Web exclusive: Council approves stricter tethering rules

Staff report

The St. Louis County Council last week approved more stringent rules governing the tethering of dogs and cats outdoors.

Council members granted final approval to a revised animal control code that prohibits tethering dogs or cats outdoors unattended when the temperature is 32 degrees or lower or 90 degrees or higher.

The amended code also limits the amount a time a dog or cat can be tethered outdoors to eight continuous hours or nine hours in a 24-hour period.

The code previously limited tethering to 10 continuous hours or 12 hours in a 24-hour period.

Former 5th District Council Chairwoman Barbara Fraser, D-University City, introduced the bill last month prior to leaving office.

In other business last week, newly elected council Chairman Steve Stenger, D-south county, introduced an emergency ordinance to impose a 180-day moratorium on the issuance of new demolition permits for buildings 100,000 square feet or larger that were used for commercial, industrial or manufacturing purposes.

The bill, once approved, would replace a moratorium that began Dec. 20.

The council also voted 5-0 to perfect a bill introduced last month by Fraser that would require owners of all commercial and industrial properties to restore the sites to their pre-built condition if they are demolished.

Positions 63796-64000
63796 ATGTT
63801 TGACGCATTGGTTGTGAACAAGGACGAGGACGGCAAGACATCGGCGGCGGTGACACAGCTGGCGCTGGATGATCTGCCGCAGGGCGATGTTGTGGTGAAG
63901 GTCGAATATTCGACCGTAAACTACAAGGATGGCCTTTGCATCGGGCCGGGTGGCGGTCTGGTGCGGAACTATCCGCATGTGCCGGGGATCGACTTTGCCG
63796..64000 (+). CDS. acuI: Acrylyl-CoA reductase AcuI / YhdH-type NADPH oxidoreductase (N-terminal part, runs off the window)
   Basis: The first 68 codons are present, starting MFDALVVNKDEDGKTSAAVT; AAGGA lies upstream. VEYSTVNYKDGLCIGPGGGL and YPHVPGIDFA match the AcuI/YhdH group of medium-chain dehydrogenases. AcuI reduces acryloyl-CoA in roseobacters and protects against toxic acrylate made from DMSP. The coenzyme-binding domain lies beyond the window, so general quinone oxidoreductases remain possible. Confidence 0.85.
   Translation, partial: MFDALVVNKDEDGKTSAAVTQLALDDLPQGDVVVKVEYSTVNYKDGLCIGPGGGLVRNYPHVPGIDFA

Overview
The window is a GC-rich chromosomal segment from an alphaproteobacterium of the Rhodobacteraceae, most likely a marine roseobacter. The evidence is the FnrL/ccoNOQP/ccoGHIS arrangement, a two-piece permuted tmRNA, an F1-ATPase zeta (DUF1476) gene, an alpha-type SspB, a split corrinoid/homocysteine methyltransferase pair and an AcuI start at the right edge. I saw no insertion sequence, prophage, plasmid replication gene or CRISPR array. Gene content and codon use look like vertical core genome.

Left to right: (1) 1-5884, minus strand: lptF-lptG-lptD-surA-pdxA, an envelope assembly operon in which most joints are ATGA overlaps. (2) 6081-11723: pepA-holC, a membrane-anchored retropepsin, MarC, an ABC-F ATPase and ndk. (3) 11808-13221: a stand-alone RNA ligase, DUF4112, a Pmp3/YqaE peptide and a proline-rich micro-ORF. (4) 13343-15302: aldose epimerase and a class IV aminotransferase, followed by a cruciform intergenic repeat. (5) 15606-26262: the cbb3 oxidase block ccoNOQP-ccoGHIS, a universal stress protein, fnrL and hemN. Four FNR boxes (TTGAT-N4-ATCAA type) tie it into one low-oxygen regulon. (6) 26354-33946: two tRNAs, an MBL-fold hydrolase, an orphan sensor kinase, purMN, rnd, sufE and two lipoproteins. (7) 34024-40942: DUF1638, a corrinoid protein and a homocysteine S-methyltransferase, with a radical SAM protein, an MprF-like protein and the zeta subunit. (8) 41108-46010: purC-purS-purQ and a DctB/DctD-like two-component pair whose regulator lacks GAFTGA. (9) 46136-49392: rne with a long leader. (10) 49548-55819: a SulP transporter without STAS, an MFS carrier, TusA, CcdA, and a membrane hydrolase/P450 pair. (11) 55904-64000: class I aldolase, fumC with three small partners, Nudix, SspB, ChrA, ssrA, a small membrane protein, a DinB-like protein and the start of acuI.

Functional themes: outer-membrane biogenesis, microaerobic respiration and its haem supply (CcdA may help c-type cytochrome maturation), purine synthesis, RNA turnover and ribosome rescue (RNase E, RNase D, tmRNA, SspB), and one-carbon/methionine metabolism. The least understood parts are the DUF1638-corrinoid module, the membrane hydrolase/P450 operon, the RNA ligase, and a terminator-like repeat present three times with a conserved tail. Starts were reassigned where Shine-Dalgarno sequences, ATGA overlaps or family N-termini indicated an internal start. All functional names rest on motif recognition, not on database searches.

Third District Councilwoman Colleen Wasinger, R-Town and Country, and 7th District Councilman Greg Quinn, R-Ballwin, abstained on the vote.

Proponents of the bill, including County Executive Charlie Dooley, contend it would curb the practice of property owners abandoning sites once they’re demolished and leaving behind contaminants that could harm the public.

Stenger told the Call he also believes the law could help stimulate economic development because restored properties would be more appealing to prospective tenants, who in turn would bring jobs to the county.

However, representatives from the Missouri Growth Association, the St. Louis Association of Realtors and the St. Louis Council of Construction Consumers expressed concern to the council last week that the ordinance is too broad.

Complete building removal and site restoration may be too costly for some property owners, who may decide to just leave behind an empty building, they said.